The Tennessean ran a story on the decision by Bank of America to freeze all pending foreclosures so BOA can review its documents and records for accuracy.
The root of all this mess is the wholesale practice of buying, assuming, and assigning mortgage debt. Unlike your local bank that keeps its own payment records and the original loan documents in-house, Bank of America may only have a computer printout with a (partial) copy of the relevant loan documents and a third party’s payment history, and there is probably nobody at BOA who can affirm and swear to the amount of the debt, the default, or the existence of the original loan documents.
So, when it came to light that one person was signing 100s of foreclosure authorizations a day without any actual review or knowledge of the status of the loans, BOA had no choice but to stop all foreclosures, lest it risk certain legal attacks on any of its foreclosures pending now or in the near future. Now that the cat is out of the bag, BOA has to deal with this issue head on and, frankly, I think we’ll be surprised at how difficult this problem ends up being for BOA.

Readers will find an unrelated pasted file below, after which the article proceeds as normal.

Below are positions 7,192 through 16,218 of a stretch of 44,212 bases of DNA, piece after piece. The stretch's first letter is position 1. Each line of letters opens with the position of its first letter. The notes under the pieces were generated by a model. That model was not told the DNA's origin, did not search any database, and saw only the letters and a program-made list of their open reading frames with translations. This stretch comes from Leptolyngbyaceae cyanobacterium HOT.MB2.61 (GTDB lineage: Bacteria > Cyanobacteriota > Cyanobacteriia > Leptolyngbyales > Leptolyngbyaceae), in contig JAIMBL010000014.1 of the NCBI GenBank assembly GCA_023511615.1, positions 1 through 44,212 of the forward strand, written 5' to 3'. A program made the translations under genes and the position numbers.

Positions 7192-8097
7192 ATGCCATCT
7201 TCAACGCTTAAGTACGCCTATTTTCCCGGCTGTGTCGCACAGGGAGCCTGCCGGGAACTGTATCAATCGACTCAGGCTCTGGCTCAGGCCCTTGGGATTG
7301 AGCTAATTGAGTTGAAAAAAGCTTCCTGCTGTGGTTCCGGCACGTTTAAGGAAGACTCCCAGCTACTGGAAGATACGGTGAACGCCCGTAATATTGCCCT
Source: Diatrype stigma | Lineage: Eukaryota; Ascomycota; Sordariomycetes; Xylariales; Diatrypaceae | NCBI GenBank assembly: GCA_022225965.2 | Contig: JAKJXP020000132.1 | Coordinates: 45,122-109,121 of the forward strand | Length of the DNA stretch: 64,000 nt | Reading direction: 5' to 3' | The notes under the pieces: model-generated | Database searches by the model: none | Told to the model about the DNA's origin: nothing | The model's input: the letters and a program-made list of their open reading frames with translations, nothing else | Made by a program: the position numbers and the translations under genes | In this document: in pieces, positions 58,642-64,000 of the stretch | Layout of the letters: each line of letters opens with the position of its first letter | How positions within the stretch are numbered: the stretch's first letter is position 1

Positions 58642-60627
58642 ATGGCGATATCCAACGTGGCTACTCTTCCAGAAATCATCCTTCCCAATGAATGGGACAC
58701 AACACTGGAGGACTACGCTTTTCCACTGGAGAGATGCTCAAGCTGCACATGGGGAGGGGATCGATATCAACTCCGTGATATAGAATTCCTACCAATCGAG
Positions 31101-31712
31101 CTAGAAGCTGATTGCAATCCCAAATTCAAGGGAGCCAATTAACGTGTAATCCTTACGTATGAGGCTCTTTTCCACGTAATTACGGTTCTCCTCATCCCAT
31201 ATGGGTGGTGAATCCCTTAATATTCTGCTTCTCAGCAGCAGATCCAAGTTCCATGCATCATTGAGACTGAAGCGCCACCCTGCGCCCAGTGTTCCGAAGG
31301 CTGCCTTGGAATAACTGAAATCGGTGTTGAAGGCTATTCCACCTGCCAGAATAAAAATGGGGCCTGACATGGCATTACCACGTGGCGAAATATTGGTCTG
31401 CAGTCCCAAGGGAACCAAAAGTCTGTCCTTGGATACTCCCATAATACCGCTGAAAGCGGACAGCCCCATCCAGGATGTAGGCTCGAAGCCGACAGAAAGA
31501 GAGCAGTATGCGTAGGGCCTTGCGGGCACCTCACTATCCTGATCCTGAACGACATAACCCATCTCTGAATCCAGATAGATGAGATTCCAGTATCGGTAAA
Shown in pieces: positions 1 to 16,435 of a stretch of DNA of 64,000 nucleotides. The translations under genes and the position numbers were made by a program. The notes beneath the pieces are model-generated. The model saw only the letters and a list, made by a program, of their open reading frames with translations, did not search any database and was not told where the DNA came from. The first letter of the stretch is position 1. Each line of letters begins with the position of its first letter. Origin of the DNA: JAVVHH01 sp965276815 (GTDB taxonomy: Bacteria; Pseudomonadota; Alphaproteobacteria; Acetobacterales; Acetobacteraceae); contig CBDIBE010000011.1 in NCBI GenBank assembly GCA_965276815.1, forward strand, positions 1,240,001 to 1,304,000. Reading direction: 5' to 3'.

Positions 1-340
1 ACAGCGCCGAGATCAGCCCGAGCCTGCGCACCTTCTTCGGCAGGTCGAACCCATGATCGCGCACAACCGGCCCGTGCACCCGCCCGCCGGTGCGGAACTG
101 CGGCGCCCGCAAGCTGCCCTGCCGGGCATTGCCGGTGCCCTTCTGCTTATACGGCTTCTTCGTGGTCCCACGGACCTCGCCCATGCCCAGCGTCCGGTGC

Keep in mind, however, that this “freeze” only applies to Bank of America mortgages, and so other lenders have no reason to cease foreclosure activity–on the contrary, they’d have every incentive to foreclose in order to get their inventory off the books (while the BOA foreclosures aren’t flooding the market).
The next few months will most likely not offer any guidance or resolution for borrowers. The foreclosure process will resume at some point, probably in early 2011, without any further issues. Those who don’t take any action, either by seeking modification or default forgiveness, will end up exactly where they are today.